This is my review of Bel Canto (Italian Edition) by Ann Patchett.
In a botched attempt to capture the president of an unnamed South American dictatorship, terrorists resort to taking hostage a disparate group of foreigners who happen to be attending the birthday party of Japanese CEO Mr Hosokawa, where the star turn has been the performance of Roxane Coss, the renowned international soprano with whom he has become infatuated.
The potential for a tense drama is rapidly dissipated by the author's soft-centred, overblown style. To be fair, an exciting and pacy plot is clearly not her major concern. The siege of the Vice-President's house serves as a means of creating a bubble, isolated from the rest of the world, in which, relieved from normal pressures, routines and expectations, the characters have time to take stock of their lives, observe their surroundings from a fresh viewpoint, form unexpected relationships and identify talents they never knew they possessed.
At first, the uneven quality of the prose, the wordiness and focus on mundane details made tedious reading and I was tempted several times to give up. There is a child's fairy tale quality in the lengthy attempts to provide some logical support for unlikely situations. It was hard to engage with the large number of characters, most of them male but with a rather similar and female "voice" – the author's? Perhaps the slightly contrived, stagey nature of some scenes is part of a deliberate attempt to make the hostage-taking into a kind of opera.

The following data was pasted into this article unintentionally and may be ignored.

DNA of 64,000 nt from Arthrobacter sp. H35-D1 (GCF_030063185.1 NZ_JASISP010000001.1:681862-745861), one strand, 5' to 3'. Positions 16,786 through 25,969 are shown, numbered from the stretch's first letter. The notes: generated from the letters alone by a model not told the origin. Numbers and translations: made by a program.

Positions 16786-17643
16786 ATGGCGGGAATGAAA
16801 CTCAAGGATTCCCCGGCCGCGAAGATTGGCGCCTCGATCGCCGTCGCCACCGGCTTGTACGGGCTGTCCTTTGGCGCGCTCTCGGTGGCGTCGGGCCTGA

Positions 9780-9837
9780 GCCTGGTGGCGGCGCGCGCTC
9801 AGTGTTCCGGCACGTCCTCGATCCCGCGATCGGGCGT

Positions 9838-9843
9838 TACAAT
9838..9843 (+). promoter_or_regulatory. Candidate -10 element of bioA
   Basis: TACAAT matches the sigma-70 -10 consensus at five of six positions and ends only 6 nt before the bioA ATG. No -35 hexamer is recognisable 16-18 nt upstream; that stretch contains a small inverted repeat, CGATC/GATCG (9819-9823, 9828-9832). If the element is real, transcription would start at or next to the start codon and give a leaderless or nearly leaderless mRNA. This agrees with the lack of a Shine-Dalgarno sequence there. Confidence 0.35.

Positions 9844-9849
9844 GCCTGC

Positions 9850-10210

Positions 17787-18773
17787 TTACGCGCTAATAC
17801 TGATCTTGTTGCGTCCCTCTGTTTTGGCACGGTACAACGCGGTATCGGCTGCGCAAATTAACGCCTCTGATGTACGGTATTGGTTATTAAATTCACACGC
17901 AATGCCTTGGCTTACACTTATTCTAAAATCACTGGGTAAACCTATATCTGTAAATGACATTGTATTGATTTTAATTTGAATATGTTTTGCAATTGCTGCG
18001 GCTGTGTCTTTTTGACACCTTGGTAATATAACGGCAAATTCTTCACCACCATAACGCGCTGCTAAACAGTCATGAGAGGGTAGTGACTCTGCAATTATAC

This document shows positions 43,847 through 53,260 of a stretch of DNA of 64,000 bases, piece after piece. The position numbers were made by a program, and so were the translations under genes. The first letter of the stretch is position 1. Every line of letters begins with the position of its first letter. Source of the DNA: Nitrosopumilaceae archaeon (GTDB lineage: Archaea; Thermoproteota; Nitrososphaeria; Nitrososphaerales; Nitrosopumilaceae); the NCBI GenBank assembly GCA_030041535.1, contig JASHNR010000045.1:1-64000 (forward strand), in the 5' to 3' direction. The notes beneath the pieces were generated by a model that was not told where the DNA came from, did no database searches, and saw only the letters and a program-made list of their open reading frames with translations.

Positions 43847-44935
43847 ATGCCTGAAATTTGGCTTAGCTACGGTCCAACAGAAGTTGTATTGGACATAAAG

Looking for reasons to continue, I noted the unusual, imaginative nature of the story. Ann Patchett creates a wide range of characters who prove to be quite interesting. There is the odd striking description, or telling insight, such as the fact that for many hostages and terrorists, the new way of life created under siege may be preferable to and more real than that outside, to which perhaps there can be no tolerable return. There are many moments of comedy, and others of real poignancy. An ongoing and fascinating theme is how people manage to communicate when they do not share a language.
So, I began to find "Bel Canto" more absorbing yet remain unconvinced that Gen, the Japanese interpreter, could be quite so skilful in so many languages, or that a young hostage could be quite so word and note perfect in imitating Roxanne's singing, to give two examples of implausible aspects. Unlike some reviewers, I thought the ending quite effective, although perhaps the epilogue went a bit too far in tying up loose ends.
Even if you have serious reservations over the quality of the writing, or the development of the plot, this is likely to stimulate lively and wide-ranging discussion in a book group.